The classification systems in use today are all in some way related to the system described in Hubble's (1926) paper. A detailed review of several of these, in particular Hubble's revised system, de Vaucouleurs' revised Hubble system, van den Bergh's modified Hubble (or DDO) system with luminosity classes, Morgan's spectral form classification (or Yerkes) system, and Vorontsov-Velyaminov's purely descriptive (or MCG) system, has already been provided by Sandage (1975).
The only system which has changed significantly since 1975 is van den Bergh's modified Hubble system. For various reasons, van den Bergh (1976) disagreed with Hubble's placement of S0's in the "transition region" between ellipticals and spirals, and instead proposed placing S0's in a sequence parallel to spirals (called the RDDO system). His sequence of modified Hubble types uses bulge-to-disk ratio as the main classification criterion, while Hubble's final division of spiral types was based principally on the appearance of the arms. Using B/D ratio as the sole stage criterion, van den Bergh identified transition cases between S0's and normal spirals which appeared to be spirals with little star formation in the arms. These were given the term "anemics" and were assumed to be poor in HI (see Bothun and Sullivan, 1980). Van den Bergh, Pierce, and Tully (1990) have recently discussed the application of a further modified RDDO system to CCD images of galaxies.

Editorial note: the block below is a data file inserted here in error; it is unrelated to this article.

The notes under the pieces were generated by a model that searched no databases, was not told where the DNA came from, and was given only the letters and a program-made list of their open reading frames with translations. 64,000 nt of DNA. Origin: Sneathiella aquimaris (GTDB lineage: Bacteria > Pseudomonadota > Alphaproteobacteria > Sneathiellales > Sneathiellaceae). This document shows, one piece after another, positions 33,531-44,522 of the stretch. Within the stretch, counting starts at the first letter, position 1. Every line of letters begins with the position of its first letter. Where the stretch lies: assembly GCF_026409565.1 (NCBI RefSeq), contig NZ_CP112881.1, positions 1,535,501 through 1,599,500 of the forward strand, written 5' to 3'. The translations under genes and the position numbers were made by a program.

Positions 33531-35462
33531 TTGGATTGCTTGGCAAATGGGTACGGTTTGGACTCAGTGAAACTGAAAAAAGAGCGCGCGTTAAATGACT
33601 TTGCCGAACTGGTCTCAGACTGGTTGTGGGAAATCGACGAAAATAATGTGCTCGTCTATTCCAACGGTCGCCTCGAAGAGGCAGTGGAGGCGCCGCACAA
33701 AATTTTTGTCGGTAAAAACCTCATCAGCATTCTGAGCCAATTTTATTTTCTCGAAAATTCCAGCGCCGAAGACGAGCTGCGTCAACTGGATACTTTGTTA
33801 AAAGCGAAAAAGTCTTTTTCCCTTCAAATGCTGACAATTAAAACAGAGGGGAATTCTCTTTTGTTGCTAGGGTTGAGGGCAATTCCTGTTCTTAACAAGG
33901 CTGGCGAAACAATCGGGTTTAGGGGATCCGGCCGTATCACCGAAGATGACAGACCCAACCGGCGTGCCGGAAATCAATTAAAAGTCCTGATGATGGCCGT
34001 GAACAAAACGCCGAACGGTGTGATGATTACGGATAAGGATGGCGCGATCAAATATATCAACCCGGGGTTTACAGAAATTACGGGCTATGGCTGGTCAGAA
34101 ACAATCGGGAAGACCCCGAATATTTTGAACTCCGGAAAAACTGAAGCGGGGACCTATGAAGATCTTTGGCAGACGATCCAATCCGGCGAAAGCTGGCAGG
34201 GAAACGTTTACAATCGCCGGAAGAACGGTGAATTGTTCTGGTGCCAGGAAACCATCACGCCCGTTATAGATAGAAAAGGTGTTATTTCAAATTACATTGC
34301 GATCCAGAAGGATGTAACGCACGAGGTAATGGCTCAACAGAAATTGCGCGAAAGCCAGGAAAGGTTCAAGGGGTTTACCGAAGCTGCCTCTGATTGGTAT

Revisions to other systems are less drastic. Slight revisions to the Yerkes system are described by Morgan, Kayser, and White (1975), while Sandage and Brucato (1979) discuss refinements to the classification system in Sandage (1961). The Revised Shapley-Ames catalogue (RSA, Sandage and Tammann, 1987), which is one of the main applications of Hubble's revised system, now recognizes Sd and Sm types as in the de Vaucouleurs revised Hubble system. In addition, what de Vaucouleurs has called I0 and which was assigned a coded numerical stage T = 0 in the Second Reference Catalogue of Bright Galaxies (RC2, de Vaucouleurs et al., 1976), is now regarded as a special class of objects outside the scope of the Hubble sequence (Sandage and Brucato, 1979; see section 7.3).